After scolding, FAA gives new drone permission to Amazon

After scolding, FAA gives new drone permission to Amazon
© Getty Images

Amazon has received new federal permission to test out drones that could one day deliver packages all over the country, just a month after it vocally criticized the government’s slow process.

On Wednesday, the Federal Aviation Administration issued Amazon a new exemption from government regulations that otherwise ban companies from using drones as part of their business.


The new FAA approval will allow it to test out drones specifically for Amazon's Prime Air delivery plan, which it hopes can one day deliver goods to people’s door in 30 minutes or less.

Allowing the company to test out the drones is “in the public interest,” an FAA official wrote to Amazon on Wednesday. 

The action comes a month after the FAA granted another exemption to the company, which Amazon quickly derided as too limiting and no longer relevant. 

Amazon had moved on to new and better technology while waiting for that approval, Vice President Paul Misener testified in the Senate last month, making the FAA permission “obsolete.”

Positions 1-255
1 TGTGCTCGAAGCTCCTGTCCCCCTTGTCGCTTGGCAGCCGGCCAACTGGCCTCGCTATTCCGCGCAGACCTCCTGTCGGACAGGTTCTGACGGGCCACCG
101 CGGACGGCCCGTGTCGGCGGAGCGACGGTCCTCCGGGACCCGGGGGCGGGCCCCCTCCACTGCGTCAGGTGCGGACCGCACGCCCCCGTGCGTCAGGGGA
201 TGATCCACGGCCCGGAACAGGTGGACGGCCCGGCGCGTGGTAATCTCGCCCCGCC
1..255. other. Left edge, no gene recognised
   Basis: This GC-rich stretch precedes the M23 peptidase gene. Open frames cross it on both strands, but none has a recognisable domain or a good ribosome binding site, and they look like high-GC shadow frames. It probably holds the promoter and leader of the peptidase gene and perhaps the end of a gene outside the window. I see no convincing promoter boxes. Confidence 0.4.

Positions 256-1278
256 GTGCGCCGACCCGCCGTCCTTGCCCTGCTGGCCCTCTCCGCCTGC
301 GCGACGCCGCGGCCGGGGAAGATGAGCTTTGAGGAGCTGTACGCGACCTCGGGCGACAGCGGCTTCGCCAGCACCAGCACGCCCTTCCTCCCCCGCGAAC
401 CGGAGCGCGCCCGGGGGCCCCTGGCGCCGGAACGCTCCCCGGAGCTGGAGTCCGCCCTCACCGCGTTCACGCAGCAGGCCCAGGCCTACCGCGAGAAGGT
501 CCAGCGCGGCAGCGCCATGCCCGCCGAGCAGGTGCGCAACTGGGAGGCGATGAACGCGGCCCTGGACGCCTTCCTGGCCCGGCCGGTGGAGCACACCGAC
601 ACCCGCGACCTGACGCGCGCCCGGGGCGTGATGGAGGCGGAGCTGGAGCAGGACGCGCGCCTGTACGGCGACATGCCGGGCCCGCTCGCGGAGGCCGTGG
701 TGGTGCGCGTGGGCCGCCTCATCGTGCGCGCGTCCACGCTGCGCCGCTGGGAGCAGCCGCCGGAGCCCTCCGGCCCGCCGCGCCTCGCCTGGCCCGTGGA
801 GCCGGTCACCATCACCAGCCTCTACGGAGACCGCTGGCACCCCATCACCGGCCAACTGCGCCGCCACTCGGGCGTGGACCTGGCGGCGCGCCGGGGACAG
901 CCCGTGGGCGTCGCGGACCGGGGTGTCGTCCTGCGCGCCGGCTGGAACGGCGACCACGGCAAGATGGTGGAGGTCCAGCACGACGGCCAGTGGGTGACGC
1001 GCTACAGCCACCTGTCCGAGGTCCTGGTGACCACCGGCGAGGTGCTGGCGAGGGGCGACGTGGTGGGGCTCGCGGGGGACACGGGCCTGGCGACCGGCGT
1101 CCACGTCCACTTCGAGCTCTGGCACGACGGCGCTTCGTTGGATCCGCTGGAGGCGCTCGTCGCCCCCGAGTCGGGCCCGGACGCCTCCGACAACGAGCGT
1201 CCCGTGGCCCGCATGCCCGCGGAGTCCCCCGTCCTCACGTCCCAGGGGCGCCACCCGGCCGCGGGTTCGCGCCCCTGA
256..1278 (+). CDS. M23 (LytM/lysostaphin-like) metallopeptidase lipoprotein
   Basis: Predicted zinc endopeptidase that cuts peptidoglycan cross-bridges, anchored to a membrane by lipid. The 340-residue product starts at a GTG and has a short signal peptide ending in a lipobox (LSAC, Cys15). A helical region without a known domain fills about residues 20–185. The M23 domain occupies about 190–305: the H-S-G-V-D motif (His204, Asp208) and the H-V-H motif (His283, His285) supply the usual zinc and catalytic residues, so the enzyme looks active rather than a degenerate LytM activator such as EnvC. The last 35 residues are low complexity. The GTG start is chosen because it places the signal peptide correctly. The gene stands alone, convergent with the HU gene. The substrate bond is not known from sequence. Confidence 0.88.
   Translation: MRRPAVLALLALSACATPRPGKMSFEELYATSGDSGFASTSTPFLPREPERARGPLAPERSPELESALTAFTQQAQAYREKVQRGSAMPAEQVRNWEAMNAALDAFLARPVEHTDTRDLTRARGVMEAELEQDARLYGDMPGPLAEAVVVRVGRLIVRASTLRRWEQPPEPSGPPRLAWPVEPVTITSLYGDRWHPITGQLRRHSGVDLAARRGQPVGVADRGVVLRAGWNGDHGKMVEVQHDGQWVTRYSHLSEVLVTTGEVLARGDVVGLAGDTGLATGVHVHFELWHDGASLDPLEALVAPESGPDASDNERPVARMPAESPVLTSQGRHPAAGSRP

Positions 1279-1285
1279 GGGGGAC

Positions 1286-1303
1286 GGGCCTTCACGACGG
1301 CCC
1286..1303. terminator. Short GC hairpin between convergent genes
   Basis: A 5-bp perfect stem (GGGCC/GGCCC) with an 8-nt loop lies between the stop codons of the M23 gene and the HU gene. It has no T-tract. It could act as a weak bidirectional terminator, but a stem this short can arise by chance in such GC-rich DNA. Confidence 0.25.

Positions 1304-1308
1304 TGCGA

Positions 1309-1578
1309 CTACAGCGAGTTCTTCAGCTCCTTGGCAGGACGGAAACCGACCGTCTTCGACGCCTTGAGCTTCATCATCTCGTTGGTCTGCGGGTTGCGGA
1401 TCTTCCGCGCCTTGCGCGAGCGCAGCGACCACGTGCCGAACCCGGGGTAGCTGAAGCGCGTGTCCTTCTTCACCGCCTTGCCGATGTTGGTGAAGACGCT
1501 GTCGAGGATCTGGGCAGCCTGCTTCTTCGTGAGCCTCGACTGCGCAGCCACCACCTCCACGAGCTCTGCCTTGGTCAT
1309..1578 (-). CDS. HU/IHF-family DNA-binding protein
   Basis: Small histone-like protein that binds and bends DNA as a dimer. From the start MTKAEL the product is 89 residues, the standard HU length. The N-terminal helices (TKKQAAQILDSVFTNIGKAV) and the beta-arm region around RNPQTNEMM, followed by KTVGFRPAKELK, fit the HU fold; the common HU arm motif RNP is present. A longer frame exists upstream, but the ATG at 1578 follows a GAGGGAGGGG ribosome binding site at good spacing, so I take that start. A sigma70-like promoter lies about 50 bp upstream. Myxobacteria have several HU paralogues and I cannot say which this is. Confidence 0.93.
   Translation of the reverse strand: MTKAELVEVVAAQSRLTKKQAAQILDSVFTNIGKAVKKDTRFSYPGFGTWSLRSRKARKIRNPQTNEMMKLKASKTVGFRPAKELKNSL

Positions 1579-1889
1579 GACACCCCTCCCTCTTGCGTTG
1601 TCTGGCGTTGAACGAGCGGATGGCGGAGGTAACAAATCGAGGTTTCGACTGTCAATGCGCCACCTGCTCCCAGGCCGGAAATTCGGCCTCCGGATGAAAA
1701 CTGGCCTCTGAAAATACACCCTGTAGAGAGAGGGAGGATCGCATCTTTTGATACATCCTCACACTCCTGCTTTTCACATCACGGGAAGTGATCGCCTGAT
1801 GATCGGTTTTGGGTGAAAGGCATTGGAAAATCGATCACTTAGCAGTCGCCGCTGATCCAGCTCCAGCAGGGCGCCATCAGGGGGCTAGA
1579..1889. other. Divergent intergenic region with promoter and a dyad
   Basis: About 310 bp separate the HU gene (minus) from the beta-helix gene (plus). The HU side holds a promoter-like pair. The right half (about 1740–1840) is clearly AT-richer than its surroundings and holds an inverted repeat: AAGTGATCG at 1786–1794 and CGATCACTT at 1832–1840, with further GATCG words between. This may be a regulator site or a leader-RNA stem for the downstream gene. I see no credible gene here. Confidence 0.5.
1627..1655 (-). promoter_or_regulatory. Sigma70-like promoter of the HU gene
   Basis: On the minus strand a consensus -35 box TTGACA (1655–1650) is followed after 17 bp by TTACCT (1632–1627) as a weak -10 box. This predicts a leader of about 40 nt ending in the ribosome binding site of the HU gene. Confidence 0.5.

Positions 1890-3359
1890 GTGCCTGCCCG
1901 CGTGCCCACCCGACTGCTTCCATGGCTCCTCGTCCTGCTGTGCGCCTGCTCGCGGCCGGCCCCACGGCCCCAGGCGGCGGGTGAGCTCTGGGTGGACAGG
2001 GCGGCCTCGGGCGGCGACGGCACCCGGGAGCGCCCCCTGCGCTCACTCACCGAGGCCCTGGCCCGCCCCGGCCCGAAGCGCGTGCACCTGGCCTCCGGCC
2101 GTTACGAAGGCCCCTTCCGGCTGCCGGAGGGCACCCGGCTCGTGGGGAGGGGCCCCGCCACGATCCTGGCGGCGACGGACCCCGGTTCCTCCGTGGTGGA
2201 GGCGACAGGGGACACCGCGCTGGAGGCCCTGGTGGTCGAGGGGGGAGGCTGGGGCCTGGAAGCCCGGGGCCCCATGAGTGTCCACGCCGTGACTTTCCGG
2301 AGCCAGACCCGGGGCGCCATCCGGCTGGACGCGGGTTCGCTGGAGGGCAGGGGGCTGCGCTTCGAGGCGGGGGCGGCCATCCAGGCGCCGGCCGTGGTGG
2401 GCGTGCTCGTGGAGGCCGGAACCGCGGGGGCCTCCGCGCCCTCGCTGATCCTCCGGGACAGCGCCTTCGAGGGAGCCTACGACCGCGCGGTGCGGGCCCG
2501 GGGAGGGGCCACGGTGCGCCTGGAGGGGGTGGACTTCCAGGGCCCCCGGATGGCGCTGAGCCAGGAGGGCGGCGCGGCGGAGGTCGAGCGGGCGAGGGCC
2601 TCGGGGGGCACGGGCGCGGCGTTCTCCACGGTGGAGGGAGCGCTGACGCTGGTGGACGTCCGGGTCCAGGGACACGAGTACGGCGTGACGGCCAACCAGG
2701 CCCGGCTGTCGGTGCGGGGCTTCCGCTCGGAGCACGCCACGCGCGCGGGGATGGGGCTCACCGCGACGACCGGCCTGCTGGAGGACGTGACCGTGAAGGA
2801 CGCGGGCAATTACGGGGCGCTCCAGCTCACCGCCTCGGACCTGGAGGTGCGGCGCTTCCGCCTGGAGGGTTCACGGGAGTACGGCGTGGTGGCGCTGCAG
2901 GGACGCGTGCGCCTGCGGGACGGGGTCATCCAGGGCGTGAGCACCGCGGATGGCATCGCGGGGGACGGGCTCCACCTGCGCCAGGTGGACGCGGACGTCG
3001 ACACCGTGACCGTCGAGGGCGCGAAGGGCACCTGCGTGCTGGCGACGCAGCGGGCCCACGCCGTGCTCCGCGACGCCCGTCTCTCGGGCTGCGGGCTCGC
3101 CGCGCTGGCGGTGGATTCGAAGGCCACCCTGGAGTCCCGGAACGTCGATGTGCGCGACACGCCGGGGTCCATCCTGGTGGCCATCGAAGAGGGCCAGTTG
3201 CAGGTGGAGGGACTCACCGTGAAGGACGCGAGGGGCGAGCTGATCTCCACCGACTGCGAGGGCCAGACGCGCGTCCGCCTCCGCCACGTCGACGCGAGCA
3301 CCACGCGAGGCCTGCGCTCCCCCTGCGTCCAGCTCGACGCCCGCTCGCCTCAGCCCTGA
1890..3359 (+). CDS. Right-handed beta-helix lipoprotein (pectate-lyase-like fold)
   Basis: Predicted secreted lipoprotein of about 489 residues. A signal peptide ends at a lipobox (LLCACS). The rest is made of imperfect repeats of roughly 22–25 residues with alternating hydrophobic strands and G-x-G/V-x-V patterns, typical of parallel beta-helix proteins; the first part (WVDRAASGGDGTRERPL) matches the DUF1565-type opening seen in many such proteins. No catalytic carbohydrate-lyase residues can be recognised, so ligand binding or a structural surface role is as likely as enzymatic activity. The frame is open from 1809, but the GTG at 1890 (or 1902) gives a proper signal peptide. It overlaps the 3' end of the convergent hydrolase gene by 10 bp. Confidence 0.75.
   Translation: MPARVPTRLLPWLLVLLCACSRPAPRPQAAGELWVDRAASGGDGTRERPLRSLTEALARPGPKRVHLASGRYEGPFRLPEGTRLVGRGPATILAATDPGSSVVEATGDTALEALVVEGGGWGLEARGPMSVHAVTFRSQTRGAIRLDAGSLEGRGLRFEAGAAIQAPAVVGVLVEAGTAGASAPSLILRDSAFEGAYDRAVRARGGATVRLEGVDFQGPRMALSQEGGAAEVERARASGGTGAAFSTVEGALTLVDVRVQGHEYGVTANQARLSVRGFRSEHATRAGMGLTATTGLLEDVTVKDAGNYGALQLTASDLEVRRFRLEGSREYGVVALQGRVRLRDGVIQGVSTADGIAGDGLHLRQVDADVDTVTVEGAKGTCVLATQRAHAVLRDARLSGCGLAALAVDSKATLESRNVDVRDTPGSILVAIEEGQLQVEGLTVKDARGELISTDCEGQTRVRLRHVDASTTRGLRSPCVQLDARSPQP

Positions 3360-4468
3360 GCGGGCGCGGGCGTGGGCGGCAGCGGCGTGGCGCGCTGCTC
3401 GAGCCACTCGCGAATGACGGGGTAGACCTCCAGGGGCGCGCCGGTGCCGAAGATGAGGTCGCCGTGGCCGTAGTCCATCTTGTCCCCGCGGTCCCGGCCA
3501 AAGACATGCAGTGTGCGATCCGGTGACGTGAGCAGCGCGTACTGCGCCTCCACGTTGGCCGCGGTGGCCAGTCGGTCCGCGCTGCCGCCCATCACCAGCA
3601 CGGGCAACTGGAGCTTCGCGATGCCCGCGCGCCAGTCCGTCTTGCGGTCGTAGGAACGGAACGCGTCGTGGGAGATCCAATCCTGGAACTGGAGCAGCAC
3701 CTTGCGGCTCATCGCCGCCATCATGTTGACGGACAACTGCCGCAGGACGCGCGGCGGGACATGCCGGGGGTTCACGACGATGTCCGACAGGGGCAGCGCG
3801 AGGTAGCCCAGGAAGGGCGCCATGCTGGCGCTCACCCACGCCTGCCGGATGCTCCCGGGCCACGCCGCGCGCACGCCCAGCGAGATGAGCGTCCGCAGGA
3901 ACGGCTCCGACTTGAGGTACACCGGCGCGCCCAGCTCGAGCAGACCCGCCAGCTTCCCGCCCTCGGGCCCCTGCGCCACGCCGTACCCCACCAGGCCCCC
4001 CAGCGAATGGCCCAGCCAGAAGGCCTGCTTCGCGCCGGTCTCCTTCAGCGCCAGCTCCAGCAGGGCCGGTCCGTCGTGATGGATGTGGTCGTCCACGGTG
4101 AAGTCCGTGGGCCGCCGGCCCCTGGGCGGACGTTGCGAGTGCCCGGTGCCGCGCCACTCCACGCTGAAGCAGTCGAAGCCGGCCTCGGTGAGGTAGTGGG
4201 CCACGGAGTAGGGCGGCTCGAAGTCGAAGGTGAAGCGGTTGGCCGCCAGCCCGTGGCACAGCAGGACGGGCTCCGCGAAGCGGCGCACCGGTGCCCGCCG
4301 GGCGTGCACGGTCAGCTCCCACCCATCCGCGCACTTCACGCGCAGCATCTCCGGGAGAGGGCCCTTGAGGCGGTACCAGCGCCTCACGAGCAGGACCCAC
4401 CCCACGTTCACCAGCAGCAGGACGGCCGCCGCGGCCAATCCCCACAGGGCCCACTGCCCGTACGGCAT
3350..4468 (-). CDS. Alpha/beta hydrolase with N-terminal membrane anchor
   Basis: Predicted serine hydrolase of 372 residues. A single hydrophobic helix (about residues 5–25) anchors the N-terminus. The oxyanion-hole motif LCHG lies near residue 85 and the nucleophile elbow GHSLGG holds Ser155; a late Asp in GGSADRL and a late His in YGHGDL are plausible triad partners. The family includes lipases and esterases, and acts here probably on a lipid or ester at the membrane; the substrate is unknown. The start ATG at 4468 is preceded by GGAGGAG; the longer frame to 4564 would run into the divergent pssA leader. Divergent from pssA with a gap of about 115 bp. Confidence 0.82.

The new permission will come with several limitations.

Drones won’t be able to fly faster than 100 miles per hour, will have to stay below 400 feet and within site of the operator, and can’t operate at night, among other restrictions.

In a statement on Friday, Misener said that Amazon is "pleased the FAA has granted our petition for this stage of R&D experimentation, and we look forward to working with the agency for permission to deliver Prime Air service to customers in the United States safely and soon."

Amazon has dreamed about using drones to replace its mail service for more than a year but has run into some roadblocks from federal regulators.

It is largely illegal to use a drone for business purposes in the U.S., though the FAA has issued draft regulations that could change that. However, the rules are still somewhat limiting and would likely not allow for Amazon to use the flying machines as delivery vehicles, it has said.

—Updated at 1:14 p.m.